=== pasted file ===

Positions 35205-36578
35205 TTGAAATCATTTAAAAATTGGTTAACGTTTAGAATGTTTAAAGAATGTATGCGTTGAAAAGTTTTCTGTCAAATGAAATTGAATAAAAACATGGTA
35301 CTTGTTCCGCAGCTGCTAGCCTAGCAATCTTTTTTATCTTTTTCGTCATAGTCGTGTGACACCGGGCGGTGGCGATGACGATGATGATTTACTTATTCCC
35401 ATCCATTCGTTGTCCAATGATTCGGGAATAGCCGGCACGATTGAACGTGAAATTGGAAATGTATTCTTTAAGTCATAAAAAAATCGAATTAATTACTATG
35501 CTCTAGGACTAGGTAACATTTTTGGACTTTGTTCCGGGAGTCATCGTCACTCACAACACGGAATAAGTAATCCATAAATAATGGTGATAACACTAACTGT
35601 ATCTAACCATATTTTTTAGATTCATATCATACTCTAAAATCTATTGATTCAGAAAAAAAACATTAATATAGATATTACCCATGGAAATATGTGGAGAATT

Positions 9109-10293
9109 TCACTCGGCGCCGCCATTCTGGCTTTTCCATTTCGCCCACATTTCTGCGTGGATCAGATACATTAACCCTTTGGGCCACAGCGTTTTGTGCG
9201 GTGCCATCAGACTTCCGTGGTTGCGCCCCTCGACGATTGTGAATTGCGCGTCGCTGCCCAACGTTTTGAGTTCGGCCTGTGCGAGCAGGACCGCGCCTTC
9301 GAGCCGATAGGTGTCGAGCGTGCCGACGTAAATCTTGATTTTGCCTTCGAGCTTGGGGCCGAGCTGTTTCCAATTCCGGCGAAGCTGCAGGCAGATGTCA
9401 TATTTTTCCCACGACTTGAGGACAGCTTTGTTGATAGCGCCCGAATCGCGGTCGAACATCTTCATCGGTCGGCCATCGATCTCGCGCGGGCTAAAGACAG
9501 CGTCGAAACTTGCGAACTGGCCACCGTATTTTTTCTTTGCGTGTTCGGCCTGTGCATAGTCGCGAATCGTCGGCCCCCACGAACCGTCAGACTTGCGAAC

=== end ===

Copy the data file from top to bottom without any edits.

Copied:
Positions 35205-36578
35205 TTGAAATCATTTAAAAATTGGTTAACGTTTAGAATGTTTAAAGAATGTATGCGTTGAAAAGTTTTCTGTCAAATGAAATTGAATAAAAACATGGTA
35301 CTTGTTCCGCAGCTGCTAGCCTAGCAATCTTTTTTATCTTTTTCGTCATAGTCGTGTGACACCGGGCGGTGGCGATGACGATGATGATTTACTTATTCCC
35401 ATCCATTCGTTGTCCAATGATTCGGGAATAGCCGGCACGATTGAACGTGAAATTGGAAATGTATTCTTTAAGTCATAAAAAAATCGAATTAATTACTATG
35501 CTCTAGGACTAGGTAACATTTTTGGACTTTGTTCCGGGAGTCATCGTCACTCACAACACGGAATAAGTAATCCATAAATAATGGTGATAACACTAACTGT
35601 ATCTAACCATATTTTTTAGATTCATATCATACTCTAAAATCTATTGATTCAGAAAAAAAACATTAATATAGATATTACCCATGGAAATATGTGGAGAATT

Positions 9109-10293
9109 TCACTCGGCGCCGCCATTCTGGCTTTTCCATTTCGCCCACATTTCTGCGTGGATCAGATACATTAACCCTTTGGGCCACAGCGTTTTGTGCG
9201 GTGCCATCAGACTTCCGTGGTTGCGCCCCTCGACGATTGTGAATTGCGCGTCGCTGCCCAACGTTTTGAGTTCGGCCTGTGCGAGCAGGACCGCGCCTTC
9301 GAGCCGATAGGTGTCGAGCGTGCCGACGTAAATCTTGATTTTGCCTTCGAGCTTGGGGCCGAGCTGTTTCCAATTCCGGCGAAGCTGCAGGCAGATGTCA
9401 TATTTTTCCCACGACTTGAGGACAGCTTTGTTGATAGCGCCCGAATCGCGGTCGAACATCTTCATCGGTCGGCCATCGATCTCGCGCGGGCTAAAGACAG
9501 CGTCGAAACTTGCGAACTGGCCACCGTATTTTTTCTTTGCGTGTTCGGCCTGTGCATAGTCGCGAATCGTCGGCCCCCACGAACCGTCAGACTTGCGAAC